It was one of the coldest days felt in New-York, during the winter of 182–, that a baker's cart made its accustomed halt before a door in Church-street. It was driven by Charles Lovett, the baker's son, whose ruddy cheeks, quick movement, and beaming eye bespoke health, industry, and a happy temper. This latter attribute seemed somewhat too severely tested by the tardiness of his customer, for in vain had he whistled, clapped his hands, stamped, and repeated his usual cry of "Hurry! hurry!" He at last leaped from his cart on to the broken step of the wretched dwelling, when the upper half of the door was slowly opened, and a thinly-clad girl appeared, who, in answer to his prepared question, "Why, what ails you? are you all asleep?" replied, "Mother does not wish any bread this morning."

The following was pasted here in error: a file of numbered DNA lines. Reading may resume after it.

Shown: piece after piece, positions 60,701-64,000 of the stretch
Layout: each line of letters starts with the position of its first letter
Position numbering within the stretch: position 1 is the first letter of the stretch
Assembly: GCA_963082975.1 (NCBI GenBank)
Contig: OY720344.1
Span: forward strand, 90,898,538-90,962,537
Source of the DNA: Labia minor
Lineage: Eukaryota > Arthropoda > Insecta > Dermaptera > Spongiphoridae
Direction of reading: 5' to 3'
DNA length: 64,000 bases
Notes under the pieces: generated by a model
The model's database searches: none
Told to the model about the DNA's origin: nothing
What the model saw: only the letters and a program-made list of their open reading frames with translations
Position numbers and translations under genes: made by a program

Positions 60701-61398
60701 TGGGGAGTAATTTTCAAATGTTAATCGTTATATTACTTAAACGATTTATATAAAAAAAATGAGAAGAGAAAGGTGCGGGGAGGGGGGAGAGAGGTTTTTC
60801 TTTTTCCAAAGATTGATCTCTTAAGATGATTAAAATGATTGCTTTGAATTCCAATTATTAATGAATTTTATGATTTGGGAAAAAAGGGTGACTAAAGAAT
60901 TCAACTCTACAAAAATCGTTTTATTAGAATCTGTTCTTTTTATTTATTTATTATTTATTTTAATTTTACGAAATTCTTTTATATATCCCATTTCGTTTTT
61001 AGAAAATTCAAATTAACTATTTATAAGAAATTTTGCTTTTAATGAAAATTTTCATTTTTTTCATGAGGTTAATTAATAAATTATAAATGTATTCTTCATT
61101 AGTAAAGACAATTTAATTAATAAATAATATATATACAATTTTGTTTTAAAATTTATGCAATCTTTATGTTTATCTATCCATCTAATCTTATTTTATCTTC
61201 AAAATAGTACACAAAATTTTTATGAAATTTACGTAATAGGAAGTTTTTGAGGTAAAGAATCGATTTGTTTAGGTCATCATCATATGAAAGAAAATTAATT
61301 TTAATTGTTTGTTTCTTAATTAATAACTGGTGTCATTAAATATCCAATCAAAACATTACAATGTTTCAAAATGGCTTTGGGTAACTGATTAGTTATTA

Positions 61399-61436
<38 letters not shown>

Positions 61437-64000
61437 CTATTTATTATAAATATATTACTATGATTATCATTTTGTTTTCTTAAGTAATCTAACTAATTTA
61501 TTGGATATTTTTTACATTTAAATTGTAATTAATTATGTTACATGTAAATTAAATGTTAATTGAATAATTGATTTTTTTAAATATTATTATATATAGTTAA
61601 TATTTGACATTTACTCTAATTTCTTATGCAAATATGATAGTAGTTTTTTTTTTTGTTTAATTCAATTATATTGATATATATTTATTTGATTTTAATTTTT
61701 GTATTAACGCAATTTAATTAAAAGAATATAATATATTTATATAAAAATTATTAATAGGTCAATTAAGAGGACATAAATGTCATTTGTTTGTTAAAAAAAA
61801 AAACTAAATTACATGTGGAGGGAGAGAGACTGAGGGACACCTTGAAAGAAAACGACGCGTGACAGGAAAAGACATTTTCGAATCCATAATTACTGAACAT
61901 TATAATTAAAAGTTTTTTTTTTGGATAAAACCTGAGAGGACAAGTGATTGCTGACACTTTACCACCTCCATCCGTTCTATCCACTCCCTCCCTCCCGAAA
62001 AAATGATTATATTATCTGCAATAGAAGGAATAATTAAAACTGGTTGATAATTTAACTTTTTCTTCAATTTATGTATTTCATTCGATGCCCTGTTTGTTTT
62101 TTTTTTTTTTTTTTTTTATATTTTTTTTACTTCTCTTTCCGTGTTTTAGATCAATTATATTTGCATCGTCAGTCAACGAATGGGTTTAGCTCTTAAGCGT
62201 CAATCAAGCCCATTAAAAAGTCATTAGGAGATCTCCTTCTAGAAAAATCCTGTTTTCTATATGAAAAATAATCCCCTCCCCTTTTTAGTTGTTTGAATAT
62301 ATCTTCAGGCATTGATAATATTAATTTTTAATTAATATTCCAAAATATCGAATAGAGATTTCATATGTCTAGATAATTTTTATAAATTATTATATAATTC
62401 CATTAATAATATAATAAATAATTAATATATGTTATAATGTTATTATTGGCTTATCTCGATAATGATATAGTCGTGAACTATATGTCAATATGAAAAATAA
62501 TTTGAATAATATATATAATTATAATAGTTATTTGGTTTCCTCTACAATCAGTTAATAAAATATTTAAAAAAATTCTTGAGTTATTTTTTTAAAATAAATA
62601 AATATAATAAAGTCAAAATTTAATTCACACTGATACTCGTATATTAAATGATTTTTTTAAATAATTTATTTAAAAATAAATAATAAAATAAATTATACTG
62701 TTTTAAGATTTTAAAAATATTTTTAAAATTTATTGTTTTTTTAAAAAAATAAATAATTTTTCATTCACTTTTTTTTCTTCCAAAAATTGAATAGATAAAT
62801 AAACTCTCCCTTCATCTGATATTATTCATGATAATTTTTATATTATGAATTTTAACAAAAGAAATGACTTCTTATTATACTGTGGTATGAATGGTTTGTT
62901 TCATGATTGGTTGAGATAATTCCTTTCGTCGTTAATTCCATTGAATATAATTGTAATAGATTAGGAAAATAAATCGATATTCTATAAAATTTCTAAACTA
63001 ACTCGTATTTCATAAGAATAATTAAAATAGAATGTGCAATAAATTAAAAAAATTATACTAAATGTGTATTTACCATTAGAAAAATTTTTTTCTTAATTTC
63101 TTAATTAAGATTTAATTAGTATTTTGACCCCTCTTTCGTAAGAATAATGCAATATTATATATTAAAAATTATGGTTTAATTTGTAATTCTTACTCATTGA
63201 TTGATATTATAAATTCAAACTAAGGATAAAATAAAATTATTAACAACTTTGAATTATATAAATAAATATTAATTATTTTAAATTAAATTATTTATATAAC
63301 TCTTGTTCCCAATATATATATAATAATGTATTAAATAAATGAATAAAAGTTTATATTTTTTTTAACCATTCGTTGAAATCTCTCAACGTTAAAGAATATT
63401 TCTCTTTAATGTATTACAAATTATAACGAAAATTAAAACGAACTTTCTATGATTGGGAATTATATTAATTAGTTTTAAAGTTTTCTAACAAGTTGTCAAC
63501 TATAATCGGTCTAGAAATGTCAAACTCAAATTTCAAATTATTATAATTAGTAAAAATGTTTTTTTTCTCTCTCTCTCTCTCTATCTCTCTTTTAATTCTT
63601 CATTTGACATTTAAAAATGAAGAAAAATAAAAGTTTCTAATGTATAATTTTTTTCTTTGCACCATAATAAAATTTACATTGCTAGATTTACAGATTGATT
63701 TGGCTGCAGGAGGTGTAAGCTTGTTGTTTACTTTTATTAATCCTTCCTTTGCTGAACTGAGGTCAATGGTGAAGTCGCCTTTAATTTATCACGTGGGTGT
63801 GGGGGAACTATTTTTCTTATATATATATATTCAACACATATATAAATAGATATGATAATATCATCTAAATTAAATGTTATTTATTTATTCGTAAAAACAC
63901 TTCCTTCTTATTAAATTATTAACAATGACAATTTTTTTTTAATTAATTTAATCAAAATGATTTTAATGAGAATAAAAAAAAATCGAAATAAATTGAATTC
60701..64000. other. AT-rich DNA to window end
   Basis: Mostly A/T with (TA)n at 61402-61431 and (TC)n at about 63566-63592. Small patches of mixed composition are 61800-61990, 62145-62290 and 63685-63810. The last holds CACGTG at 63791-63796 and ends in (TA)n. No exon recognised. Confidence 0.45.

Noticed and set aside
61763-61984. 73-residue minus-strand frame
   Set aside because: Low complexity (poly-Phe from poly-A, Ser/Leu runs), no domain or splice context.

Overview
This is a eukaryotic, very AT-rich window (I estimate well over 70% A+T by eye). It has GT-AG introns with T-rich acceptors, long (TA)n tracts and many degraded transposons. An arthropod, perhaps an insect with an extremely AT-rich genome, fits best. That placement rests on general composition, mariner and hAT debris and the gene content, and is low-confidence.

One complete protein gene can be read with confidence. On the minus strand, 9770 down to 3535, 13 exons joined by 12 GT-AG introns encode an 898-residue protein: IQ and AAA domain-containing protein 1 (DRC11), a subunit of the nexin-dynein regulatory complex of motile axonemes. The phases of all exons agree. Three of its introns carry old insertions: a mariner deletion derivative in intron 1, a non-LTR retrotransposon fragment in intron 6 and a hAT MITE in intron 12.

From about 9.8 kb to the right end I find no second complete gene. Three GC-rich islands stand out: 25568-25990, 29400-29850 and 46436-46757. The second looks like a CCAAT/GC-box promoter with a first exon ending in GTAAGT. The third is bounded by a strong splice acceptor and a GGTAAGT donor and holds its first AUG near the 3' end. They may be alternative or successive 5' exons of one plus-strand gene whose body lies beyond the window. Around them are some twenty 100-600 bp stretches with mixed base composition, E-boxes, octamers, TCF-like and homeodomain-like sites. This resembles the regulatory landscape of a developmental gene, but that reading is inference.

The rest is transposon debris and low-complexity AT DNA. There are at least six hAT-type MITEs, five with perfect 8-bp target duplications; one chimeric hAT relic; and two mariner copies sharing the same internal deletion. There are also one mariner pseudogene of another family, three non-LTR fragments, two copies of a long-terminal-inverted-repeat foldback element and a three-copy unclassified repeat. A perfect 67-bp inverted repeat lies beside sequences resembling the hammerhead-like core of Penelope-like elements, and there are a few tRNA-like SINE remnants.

"Don't wish any! then she's easily served;" and, thus huffily answering, he was turning away, when another look at the girl touched his kind heart. "Tell me honestly," he added, "what is the reason your mother don't wish the bread."